New innovations are happening all the time whether we like it or not. As a result, businesses are being forced to adapt quickly to meet market demands or customer needs, often within tight budget constraints and with minimal disruption. With this constant need for innovation, businesses should be taking a leaf out of designers’ books and apply the tried and tested process of ‘Design Thinking’ as a strategy for innovation.
Design Thinking is not just for designers, it’s for every business
To appreciate the value of design thinking you firstly need to understand what it is. It is a problem-solving strategy that aims to break repeated behaviours and provide a catalyst for change and innovation, with a very real process to follow that delivers results. It is a philosophy used by designers for over 50 years to solve complex problems and provide solutions. It revolves around understanding the needs and desires of the people for whom a product or service is being designed for, whether it be a phone, taxi service or a new way of banking.
Put simply, it’s a process of questioning…everything. It is especially useful in solving problems that are ill-defined, or even unknown, by reframing the problem in a human-centric way and developing a practical approach to understanding it through prototyping and testing. When applied correctly, it can be used as a process of experimentation to test out ideas and deliver fail-safe concepts ready for investment. Ideas guaranteed to work.
More recently, design thinking has been attributed to the success of many businesses including Apple, Spotify, uber or Monzo. They have used the principles of design thinking, together with a design-savvy team who understands the process, to create an environment where a creative culture can thrive, and innovative ideas can flow. As a process, it is a wonderful catalyst for change and evolution.
A long-term commitment to design thinking has been shown to increase revenue and brand value with the design of new products, services and experiences that are highly appealing to the target customer. There are also many benefits internally within organisations using this approach. It is a great way of uniting different teams and creating a space for the productive sharing of ideas and building of innovative solutions that have the broadest support at the outset. It has the added benefit that teams are invested in discovering and deploying the solution together, transcending hierarchy and job role.
How to implement design thinking in your organisation
The first step is to communicate the process in a language everyone can understand from the start, from design-savvy individuals who can guide the process. It’s important to outline the process and define it in the context of real problems, not theoretical ones. Once this communication is established within an organisation, it often has the added value of serving to improve constructive dialogue as future challenges arise. The objective in the first instance is to create the right environment for a real, and a much broader, understanding of the voice of your customer. Who they are, what drives them, their values and beliefs, for example.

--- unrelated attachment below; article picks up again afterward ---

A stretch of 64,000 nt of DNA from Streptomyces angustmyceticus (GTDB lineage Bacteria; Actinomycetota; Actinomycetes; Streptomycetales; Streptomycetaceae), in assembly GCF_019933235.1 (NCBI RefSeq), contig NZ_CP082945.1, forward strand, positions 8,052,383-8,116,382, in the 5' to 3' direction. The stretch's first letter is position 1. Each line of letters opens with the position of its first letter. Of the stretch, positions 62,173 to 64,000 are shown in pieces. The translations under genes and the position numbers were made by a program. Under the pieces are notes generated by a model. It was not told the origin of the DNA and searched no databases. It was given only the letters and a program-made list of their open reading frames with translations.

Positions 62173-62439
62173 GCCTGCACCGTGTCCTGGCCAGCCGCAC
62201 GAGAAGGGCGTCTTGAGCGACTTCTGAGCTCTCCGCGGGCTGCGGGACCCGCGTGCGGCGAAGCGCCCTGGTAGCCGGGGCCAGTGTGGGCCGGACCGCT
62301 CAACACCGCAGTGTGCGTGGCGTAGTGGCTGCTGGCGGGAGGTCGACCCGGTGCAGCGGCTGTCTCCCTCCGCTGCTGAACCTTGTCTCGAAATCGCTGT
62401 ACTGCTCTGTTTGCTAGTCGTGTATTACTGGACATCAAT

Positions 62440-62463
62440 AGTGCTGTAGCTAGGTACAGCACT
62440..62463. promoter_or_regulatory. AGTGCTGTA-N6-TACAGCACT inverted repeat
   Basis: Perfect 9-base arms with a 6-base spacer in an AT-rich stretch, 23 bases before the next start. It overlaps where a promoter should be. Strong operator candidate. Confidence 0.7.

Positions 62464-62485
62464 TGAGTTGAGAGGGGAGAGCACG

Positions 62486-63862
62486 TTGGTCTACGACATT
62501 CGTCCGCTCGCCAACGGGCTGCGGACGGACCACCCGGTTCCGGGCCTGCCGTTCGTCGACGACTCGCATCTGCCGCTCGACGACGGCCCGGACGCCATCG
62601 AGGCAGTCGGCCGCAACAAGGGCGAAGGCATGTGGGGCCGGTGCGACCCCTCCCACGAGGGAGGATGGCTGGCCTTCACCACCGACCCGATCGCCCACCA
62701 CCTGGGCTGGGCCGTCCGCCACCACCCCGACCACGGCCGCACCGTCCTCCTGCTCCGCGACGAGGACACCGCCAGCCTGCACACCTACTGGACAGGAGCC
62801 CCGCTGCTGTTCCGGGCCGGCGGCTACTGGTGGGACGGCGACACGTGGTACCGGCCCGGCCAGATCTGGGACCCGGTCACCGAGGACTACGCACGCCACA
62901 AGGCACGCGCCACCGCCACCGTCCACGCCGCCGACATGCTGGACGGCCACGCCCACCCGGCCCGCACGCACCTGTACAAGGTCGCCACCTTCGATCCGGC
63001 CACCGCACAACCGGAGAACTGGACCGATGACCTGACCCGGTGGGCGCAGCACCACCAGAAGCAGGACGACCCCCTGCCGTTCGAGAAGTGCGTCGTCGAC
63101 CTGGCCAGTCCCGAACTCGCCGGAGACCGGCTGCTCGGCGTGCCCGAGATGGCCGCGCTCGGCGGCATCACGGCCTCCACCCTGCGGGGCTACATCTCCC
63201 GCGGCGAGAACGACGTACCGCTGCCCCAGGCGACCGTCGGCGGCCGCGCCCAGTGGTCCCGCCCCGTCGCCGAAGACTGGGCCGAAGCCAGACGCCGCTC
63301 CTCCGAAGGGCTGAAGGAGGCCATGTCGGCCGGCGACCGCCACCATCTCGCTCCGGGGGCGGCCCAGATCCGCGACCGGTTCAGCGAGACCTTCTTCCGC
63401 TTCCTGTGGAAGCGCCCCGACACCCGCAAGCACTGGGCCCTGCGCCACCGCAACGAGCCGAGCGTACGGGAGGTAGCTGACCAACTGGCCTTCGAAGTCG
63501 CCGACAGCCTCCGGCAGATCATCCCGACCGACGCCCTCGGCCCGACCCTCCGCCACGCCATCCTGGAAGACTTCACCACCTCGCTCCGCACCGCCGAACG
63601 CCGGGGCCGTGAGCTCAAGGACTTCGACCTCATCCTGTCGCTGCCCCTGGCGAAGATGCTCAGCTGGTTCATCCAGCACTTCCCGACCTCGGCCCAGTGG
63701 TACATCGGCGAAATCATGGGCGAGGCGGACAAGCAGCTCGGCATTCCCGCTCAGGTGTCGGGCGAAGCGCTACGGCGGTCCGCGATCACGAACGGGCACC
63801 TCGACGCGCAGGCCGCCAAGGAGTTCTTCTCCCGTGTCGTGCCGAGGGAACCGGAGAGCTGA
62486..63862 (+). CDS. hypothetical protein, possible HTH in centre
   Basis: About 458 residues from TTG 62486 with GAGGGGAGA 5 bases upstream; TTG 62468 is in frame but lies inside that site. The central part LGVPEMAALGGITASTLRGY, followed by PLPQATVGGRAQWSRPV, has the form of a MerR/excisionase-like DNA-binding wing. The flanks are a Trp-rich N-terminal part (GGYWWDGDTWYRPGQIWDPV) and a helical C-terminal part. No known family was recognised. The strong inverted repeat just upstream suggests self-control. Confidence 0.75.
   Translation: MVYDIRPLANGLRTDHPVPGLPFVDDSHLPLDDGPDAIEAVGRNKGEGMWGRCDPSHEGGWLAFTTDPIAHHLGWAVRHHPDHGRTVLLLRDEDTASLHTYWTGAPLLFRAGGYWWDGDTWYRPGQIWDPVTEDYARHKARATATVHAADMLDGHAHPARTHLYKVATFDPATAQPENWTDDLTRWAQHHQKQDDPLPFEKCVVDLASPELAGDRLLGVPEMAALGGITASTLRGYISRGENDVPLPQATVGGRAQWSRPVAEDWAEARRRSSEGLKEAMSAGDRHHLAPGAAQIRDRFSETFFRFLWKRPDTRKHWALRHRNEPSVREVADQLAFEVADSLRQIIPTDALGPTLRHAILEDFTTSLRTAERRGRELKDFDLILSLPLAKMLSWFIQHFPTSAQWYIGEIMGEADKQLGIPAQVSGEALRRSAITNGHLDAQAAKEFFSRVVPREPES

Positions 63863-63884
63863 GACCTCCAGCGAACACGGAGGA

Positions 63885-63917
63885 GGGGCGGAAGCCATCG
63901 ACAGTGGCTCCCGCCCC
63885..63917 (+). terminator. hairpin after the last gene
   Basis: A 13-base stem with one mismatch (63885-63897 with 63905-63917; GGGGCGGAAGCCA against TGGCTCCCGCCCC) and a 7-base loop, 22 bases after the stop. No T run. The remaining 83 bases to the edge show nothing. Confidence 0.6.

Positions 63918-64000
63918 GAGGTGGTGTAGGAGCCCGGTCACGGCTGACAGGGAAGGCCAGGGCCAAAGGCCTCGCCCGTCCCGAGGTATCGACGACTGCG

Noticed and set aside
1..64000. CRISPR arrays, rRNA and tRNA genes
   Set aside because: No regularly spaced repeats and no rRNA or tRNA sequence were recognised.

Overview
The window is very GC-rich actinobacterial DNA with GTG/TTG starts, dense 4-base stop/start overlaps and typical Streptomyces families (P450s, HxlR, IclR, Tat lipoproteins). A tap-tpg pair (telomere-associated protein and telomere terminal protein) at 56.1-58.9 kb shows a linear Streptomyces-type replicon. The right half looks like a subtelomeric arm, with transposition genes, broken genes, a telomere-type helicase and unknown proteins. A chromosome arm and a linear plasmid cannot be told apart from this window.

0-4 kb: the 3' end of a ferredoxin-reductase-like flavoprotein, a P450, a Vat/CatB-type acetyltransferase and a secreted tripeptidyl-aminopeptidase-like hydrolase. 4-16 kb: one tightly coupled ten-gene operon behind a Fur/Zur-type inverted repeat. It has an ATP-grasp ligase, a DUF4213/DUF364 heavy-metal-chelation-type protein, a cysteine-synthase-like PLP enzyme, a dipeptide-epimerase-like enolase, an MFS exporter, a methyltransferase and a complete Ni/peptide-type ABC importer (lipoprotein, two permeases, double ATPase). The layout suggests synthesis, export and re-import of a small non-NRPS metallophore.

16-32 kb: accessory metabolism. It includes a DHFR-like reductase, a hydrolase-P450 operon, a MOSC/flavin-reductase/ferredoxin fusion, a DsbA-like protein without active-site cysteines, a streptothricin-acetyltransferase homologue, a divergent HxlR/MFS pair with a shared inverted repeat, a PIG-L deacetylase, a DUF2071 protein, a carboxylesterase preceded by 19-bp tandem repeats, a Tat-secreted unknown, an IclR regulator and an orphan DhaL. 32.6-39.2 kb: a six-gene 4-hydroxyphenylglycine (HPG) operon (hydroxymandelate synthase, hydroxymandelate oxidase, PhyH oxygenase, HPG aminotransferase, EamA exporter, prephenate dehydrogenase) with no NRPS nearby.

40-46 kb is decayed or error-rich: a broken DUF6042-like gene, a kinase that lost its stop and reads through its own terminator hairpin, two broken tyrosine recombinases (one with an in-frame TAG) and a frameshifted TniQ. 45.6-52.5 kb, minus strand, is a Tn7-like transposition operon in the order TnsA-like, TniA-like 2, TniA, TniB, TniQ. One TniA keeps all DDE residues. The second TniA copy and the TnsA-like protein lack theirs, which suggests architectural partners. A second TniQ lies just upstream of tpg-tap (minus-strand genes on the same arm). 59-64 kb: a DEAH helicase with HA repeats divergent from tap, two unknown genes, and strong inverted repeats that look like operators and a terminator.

Going beyond the constraints of customer research, design thinking moves on to incorporate prototyping and testing an idea, which starts an ongoing, and valuable, dialogue with current and potential customers. An idea is validated and ‘de-risked’ giving an organisation confidence to invest in its development. Going through the process, organisations can shift from the bias of instinctive thinking based on assumptions of what people want, to more of an inclusive, empathetic way of thinking that gives people what they actually want.
Design thinking has typically been associated with designing products, but it’s just as beneficial for services and internal processes
The nature of using design thinking means that you must imagine a future beyond what exists today. The more imagination and creativity, the more unique the likely solution. You can look at the more practical ‘near-future’ and apply design thinking to provide a quicker solution and return, from a market’s conservative expectations, for example. A more ‘distant’ design thinking future can provide long-term research projects where possibly new technology needs to be developed to create a new market. Businesses should be considering both.
Common business scenarios where design thinking can be applied to great effect are improving customer reviews, improving brand value, increasing market share, increasing employee retention, developing intellectual property and controlling your own product range.
Each organisation will have its own bespoke approach to design thinking that works for them. What matters most is that it’s not an isolated process, but an organisational mindset, that is implicitly progressive and focused on the end outcome.
Returning back to where we started, innovations are constantly happening, and businesses need to have a strategy in place to innovate and stay competitive. As Albert Einstein said, ‘if you always do what you always did, you will always get what you always got’. So, change things up, break the cycle of repeat behaviours and use Design Thinking to create something revolutionary.
View the article on Prolific North >> https://www.prolificnorth.co.uk/features/2019/07/design-thinking-should-be-used-all-businesses-strategy-innovation